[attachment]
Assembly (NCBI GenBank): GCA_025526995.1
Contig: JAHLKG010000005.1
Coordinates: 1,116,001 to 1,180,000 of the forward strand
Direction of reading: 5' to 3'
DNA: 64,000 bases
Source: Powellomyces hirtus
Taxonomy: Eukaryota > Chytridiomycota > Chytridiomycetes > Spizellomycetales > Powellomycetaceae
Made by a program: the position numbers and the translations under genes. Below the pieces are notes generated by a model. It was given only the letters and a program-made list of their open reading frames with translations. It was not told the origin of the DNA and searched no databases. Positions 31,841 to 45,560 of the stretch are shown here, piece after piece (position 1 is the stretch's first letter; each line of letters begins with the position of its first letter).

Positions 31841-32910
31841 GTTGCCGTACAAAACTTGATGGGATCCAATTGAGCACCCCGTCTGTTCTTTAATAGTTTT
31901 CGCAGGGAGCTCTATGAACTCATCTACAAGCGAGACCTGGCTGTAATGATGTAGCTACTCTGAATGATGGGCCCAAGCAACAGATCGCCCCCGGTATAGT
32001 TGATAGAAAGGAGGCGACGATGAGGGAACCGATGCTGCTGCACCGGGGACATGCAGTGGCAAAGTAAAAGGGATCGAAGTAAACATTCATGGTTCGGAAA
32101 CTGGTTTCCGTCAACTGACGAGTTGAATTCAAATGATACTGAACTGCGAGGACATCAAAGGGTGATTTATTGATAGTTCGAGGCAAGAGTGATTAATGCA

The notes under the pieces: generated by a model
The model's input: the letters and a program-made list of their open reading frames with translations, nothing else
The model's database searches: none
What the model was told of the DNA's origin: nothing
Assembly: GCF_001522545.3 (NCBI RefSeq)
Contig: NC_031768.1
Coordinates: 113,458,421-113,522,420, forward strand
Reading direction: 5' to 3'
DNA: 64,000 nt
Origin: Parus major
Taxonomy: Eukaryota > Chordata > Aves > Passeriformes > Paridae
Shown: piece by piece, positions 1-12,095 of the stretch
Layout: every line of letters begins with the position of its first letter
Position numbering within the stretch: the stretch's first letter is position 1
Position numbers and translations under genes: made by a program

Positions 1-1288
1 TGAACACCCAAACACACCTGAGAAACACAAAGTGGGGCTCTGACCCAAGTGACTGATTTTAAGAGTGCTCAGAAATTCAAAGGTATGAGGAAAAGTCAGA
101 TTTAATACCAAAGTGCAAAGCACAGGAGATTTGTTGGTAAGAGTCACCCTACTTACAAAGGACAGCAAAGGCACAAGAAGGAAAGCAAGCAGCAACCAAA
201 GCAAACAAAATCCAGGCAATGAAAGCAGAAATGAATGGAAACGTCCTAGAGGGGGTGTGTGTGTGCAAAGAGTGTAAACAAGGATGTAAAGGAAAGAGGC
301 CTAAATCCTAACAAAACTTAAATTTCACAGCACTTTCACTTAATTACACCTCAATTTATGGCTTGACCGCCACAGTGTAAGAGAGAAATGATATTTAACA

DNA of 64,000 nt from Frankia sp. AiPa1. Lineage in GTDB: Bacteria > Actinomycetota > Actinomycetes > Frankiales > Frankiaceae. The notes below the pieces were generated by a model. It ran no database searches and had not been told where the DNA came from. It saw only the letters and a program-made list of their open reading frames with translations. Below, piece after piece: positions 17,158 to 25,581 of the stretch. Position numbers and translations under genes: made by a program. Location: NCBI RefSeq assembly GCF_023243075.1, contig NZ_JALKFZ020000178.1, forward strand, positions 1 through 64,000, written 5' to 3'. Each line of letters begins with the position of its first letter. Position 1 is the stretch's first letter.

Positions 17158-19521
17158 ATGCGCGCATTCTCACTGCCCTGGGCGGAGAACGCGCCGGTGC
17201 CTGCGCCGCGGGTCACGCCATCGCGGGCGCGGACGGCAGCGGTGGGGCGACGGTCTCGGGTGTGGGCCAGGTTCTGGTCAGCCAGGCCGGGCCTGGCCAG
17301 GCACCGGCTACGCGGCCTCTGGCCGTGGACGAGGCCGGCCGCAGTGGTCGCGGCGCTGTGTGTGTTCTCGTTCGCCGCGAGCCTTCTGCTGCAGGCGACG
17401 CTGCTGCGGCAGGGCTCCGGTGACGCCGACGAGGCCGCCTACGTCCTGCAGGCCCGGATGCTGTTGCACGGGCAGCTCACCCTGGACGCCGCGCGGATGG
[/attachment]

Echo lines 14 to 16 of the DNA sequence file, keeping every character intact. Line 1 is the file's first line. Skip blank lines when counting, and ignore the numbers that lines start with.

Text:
The notes under the pieces: generated by a model
The model's input: the letters and a program-made list of their open reading frames with translations, nothing else
The model's database searches: none